provide a way to specify what text/statement is supported by a <ref> block.
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Author: virtueller_andy

Usually, any XML-based markup follows this pattern: <tag attribute="Attribute">Text</tag>

However, the ref element confuses attribute and text: <ref>Attribute</ref>. This makes it impossible to know, which sentence or paragraph of the text is addessed by the ref element:

Example 1 (current ref element):
*This is the first sentence. This is the second sentence.<ref>Somewhere</ref>

Obviously, nobody knows in example 1, if the source references the first and the last or only the last sentence.

Example 2 (suggestion):
*This is the first sentence. <ref source="Somewhere">This is the second sentence.</ref>

Here, it is quite obvious, that the source references the second sentence. This is, because this example follows correct XML markup. Everyone knows know, where to find the source for any remark in a text.

This problem has already been discussed in the German Wikipedia and has been deemed to be necessary to fix it:

Version: unspecified
Severity: enhancement


bzimport added a subscriber: Unknown Object (MLST).
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bzimport created this task.Mar 28 2009, 1:58 PM

The <ref> element can't violate XML standards, because it's wikitext, and wikitext doesn't pretend to be valid XML. Also, I don't see how there would be any difference in terms of rendering between example 1 and example 2: both would render a [1] after the second sentence.

Recommend WONTFIX.

I think the problem is a real one, even though the argument about XML is invalid.

The point is that <ref>...</ref> should enclose the statement that a reference is *for*, i.e. the statement it supports, rather than the reference information itself. That way, it would be clear which reference supports which statements. For practical reasons however, that would make things tricky, because attribute values are considered to be plain values, but the reference info is quite often complex wikitext. One solution would be to split it up: <statement id="foo">some text</statement> ... <ref for="foo">reference info</ref>. Note that the <ref> could acourr anywhere inthe text, it would be rendered at the end. The statement tag would not be visible at all.

This would be more flexible and semantically more expressive than the current way of doing things.

(In reply to comment #2)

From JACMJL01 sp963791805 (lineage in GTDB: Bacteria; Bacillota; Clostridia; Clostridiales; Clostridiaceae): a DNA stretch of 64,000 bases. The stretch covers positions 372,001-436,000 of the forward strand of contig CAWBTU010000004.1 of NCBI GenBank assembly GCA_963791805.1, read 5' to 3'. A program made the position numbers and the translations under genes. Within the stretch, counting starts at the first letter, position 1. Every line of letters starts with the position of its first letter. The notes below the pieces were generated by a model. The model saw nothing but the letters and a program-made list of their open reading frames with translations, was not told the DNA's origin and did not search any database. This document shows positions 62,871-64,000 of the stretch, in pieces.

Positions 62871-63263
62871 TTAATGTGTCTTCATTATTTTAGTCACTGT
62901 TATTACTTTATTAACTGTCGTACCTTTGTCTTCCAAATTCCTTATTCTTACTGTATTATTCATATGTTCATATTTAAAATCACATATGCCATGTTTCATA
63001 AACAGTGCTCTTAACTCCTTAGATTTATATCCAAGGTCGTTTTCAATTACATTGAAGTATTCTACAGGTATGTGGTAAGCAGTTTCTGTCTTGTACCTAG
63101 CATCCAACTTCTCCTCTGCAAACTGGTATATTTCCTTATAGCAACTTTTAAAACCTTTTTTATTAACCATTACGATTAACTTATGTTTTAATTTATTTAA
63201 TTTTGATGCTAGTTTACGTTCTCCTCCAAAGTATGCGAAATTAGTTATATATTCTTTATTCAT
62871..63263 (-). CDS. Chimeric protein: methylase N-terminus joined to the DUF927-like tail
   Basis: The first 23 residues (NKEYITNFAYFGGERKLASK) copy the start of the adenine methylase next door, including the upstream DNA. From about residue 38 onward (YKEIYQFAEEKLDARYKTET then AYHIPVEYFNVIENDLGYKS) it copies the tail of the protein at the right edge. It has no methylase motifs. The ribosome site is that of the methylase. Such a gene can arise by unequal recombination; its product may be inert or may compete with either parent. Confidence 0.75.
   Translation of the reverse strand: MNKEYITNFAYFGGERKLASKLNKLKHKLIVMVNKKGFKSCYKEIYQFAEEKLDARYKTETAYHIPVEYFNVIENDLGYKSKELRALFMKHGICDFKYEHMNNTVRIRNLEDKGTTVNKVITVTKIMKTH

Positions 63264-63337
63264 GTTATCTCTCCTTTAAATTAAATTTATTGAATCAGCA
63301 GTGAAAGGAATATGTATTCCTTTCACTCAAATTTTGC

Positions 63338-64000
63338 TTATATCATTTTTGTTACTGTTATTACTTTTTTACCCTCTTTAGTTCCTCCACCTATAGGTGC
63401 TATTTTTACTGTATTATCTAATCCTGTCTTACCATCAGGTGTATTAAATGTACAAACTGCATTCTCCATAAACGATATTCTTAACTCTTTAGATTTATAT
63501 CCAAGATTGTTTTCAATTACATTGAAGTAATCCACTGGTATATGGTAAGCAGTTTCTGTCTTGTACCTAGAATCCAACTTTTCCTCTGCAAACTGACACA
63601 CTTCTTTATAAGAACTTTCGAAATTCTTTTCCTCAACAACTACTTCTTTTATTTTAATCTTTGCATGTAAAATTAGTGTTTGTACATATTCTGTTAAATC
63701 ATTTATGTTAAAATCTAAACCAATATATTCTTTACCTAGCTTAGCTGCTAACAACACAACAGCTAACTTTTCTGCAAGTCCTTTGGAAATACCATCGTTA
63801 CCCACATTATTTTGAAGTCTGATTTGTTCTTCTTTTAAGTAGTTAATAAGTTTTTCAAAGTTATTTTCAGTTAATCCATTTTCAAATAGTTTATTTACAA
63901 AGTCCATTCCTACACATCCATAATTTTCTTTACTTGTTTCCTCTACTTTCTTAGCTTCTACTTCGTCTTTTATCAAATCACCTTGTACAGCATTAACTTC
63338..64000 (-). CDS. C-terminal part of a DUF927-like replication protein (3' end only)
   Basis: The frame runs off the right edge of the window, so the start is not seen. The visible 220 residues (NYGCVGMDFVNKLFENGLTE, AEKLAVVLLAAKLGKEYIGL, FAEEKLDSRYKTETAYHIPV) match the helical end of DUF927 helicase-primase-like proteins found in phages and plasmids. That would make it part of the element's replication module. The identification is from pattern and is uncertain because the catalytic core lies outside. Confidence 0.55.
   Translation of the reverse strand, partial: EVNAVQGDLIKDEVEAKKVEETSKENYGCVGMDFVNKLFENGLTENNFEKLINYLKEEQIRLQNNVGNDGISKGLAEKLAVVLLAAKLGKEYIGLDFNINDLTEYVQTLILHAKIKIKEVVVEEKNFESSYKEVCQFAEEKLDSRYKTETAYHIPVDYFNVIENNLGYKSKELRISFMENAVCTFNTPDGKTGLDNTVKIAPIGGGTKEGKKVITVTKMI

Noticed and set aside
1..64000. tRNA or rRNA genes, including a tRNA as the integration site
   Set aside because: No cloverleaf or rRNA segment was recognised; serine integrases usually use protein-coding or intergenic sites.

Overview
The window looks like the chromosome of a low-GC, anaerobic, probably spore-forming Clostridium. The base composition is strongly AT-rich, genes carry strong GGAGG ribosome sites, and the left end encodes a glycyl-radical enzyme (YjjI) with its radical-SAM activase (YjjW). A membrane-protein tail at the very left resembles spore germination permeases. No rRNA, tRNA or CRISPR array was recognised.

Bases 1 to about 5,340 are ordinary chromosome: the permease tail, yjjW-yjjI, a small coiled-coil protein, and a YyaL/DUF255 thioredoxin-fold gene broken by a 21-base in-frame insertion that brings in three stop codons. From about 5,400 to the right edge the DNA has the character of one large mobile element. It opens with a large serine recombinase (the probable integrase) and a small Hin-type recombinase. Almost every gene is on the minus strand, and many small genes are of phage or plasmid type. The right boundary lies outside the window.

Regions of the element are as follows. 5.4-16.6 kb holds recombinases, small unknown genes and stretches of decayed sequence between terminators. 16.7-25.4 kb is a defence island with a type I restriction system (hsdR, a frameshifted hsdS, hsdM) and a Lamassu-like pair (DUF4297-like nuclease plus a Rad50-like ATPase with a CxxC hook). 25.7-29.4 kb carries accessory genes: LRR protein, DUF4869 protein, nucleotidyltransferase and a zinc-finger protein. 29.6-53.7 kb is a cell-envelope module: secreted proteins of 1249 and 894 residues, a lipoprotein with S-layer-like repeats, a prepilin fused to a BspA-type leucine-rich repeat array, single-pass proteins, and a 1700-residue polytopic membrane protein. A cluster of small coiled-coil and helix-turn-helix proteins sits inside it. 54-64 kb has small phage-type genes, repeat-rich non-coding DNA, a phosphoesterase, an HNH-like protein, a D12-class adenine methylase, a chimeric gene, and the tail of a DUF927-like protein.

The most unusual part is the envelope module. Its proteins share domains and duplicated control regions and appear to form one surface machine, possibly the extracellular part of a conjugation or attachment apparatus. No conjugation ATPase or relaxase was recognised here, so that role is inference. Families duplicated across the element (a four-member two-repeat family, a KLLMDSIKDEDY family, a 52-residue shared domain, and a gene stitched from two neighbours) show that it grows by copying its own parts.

This would be more flexible and semantically more expressive than the current
way of doing things.

I understand that, but unless it shows in actual rendering, I don't see how it's useful.

poke added a comment.Mar 28 2009, 3:57 PM

Especially when talking about wiki-code which is meant to be easy to use, a simple <ref>Text</ref> is _a lot_ easier to understand and to use than a complicated structure like <statement id="foo">some text</statement> ... <ref for="foo">reference info</ref>; not to mention that both would result in the same output...

<ref>s can already have a name. I suggest to simply allow <statement> tags that do nothing, and can be bound to refs by that name. That way, everything works as before, but if when and where people want to make very clear what piece of text a reference supports, then they can.

This information could be quite useful for some tools - e.g. i could imagine something that shows the references for a piece of text ion a small tooltip when the mouse pointer hovers over a piece of text.

changed summary to reflect the actual isse better

virtueller_andy wrote:

The output isn't the same, if, i.e. someone may have the mouse pointer over a specific sentence and that sentence may then appear in another colour (bright red) and the source may also be shown in a small box next to the mouse pointer. Than that really would make a difference and help to immediately know the source without any scrolling.

@Andy: yes somethign like that would become possible, and I see potential in the idea. But I think requesting this functionality is beyond the scope of this ticket. Being able to at least mark the relationship between the bits of text in question would already hel - then the info is there, to be used later in whatever way.

virtueller_andy wrote:

What about
<ref authors="Peter Miller" title="This Is A Titel" source="Journal of Health, Vol. 3, No. 7" year="2007" href="http:...">This is a sentence.</ref>

This would improve usability since i.e. the Englisch Wikipedia found only this way to include sources better:
<ref>{{cite journal|doi=10.1016/S1534-5807(03)00325-3 |title=Role of Pax Genes in Eye Evolution A Cnidarian PaxB Gene Uniting Pax2 and Pax6 Functions|pages=773&ndash;785|year=2003|author=Kozmik, Z|journal=Developmental Cell|volume=5}}</ref>